A reaction to Ed’s speech

Thursday, 30th September 2010 at 0:10 UTC 2 comments

By the wonders of technology and the Labour Party website, I tuned in to see Ed’s speech. It contained very little that actually grated, but at the same time, very little that could be called ‘impressive’. Certain parts, including his paragraph on Iraq felt like the right message 5 years late, and the Palestine section was perhaps the only one to mark a significant shift. But what did he leave out, and where does this leave those contesting the cuts in their own communities?

First of all, I think he might have mentioned the NHS once. Once isn’t really good enough when dealing with arguably Labour’s crowning glory, a service that literally saves the lives of millions of Britain’s poorest, richest and everyone in between. That a two-tier NHS might be emerging, with vast swathes sold off or ‘contracted out’ at potentially huge expense. I realise there was a lot to say already, but some of the hyperbole in the earlier sections could have given way to reassurances about this most vital of services.

Aside from the welcome comments on the Israel Palestine conflict – which pretty much match the bill for demands from my local Palestine Solidarity Campaign in York – the only bit that did impress me was commitment to a living wage. That commitment, if backed by manifesto pledges and ultimately action, will be what brings millions of new voters behind Labour at the next election – young people who are finding themselves facing years of unpaid internships. The fact the unions were so decisive in his victory should be a sign that the small people can still have power in deciding something – but this must not make them lazy as to the solution to the crises being created by the cuts.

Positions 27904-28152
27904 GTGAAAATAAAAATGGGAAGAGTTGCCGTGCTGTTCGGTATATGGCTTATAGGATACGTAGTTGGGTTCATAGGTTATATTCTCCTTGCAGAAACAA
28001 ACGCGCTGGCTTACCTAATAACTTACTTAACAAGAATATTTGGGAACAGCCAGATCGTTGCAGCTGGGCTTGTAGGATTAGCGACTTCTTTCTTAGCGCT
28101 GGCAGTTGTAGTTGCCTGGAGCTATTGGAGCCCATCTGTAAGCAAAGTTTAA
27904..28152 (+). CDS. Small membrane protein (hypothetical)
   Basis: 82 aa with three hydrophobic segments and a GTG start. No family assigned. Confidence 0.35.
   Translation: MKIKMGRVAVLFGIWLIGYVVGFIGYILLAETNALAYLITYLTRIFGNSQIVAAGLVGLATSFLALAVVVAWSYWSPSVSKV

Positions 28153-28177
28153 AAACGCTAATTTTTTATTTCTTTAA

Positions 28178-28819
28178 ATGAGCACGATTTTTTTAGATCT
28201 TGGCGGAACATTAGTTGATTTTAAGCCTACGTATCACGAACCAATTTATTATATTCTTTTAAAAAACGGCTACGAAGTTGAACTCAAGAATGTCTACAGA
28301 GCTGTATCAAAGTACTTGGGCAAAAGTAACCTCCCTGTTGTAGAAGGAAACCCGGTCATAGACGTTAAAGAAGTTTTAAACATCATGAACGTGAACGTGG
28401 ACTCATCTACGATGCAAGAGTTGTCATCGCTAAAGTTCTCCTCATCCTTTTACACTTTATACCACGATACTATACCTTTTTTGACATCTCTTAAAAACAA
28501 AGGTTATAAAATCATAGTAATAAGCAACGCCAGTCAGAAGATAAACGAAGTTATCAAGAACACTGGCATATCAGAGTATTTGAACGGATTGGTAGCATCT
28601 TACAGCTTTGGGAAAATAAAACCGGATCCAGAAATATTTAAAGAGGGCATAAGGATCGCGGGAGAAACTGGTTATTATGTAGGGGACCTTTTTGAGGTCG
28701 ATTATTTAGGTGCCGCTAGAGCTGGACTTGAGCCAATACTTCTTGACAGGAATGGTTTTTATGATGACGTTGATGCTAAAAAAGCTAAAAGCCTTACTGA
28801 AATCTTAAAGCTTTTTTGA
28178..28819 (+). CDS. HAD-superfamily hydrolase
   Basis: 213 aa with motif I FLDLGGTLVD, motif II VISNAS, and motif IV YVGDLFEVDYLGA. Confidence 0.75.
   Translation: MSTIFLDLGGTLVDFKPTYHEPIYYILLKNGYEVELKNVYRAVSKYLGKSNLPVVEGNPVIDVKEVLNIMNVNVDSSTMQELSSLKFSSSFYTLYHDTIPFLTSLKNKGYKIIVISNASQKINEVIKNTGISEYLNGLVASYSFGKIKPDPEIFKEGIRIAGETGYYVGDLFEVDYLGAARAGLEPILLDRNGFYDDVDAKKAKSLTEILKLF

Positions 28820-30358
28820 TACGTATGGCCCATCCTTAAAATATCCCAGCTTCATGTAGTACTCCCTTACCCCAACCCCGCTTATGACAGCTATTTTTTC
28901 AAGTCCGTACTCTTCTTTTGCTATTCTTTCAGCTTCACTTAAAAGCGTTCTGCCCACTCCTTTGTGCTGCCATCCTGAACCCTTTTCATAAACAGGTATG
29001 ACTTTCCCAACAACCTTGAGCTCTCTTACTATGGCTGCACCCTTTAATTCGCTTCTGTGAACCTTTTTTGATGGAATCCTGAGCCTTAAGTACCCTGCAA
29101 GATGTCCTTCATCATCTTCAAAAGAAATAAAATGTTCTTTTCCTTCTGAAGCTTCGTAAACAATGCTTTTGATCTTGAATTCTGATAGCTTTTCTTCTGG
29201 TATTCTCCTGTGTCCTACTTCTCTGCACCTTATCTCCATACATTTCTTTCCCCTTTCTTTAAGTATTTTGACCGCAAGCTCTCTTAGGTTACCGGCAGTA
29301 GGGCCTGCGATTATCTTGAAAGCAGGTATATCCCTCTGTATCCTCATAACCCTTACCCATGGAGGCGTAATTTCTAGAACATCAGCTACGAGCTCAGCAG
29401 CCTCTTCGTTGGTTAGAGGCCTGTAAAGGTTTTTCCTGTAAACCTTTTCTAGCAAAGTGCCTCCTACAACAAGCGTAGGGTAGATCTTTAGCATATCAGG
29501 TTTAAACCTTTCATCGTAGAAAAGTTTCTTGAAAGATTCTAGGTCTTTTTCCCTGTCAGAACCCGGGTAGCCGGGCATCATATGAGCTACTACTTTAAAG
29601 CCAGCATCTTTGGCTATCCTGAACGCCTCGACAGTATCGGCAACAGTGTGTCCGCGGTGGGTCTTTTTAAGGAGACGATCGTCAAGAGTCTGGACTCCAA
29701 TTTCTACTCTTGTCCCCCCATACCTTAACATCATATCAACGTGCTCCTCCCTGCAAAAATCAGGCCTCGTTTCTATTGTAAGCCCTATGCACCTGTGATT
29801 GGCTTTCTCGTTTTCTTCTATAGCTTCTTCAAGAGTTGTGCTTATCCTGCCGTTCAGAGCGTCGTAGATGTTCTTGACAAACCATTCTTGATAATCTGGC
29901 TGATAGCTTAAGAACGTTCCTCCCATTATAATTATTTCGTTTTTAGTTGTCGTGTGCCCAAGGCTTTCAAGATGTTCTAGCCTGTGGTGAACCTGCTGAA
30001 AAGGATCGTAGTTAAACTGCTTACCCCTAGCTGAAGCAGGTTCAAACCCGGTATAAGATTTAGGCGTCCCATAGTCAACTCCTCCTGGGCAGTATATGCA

His break from the past in Iraq and his commitment to staying to the left of the Tories on crime and terrorism shows a renewing might be in place. If the Labour party still has values, they must be backed by the ideals of personal liberty and distribution of the spoils of capitalism, at least at a domestic level – something that Blair completely discarded. And whether or not the party we get can ever be called radical, Labour is definitely on the mend towards those ideals, with a new generation already in place to take over. The Tories took almost a decade to find someone with the youth and ideas that Ed is providing just 4 months after defeat. No Hague, Duncan-Smith and Howard all fumbling around in the meantime.

To me, the position this leaves the movement against cuts in is clear – and strong. But not strong because Ed himself is in anyway a replacement to the movement, or its new leader. With Labour positioned where it is, the spectrum of opinions has been stretched just enough that we no longer look as much like a loony fringe. I want a movement that can say “even Labour are saying…” with a smile on our face, but still claim fresh ground and challenge opinions and understanding.

I suppose I would use the analogy of stepping out in front of a line of people, making oneself visible, but not so far forwards as to loose the relative safety of the nearby crowd. Labour under David Milliband would have been too far away to make any useful contribution as the mainstream from which to push out. The situation also offers a credible get out after five years, and I for one shall heave a huge sigh of relief if we a by-product of the movement is a newly elected Labour government – relief, but not ultimate victory.

The struggle goes on, but from a stronger position than we were in on Saturday.

Now to the Conservative Conference to show what we are capable of on Sunday.

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Entry filed under: Activism, Britain, Elections, Labour Party, News, Party Politics, Politics.

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2 Comments Add your own

  • 1. Jonathan  |  Friday, 1st October 2010 at 11:17 UTC

    Question: how do you feel about this? http://www.independent.co.uk/news/uk/politics/ed-miliband-warns-over-irresponsible-strikes-2092051.html

    My main impression is that while somewhat to the left of the other candidates, he’s also eager to be seen as moderate – and will attack unions (and, perhaps, anti-cuts campaigners if/when things kick off properly) in order to do so. Something that may we may see more of if the media keeps up that “Red Ed” nonsense.

    Which makes perfect political sense for him, obviously, but I’m not really sure how this puts us – as in the anti-cuts campaign – in a stronger position than we were in before he became leader.

    Reply
  • 2. antiphonsgarden  |  Saturday, 2nd October 2010 at 10:20 UTC

    3 right wing parties dancing on stage a round a round are NOT a democratic choice.
    REAL direct democracy is a need!

    Reply

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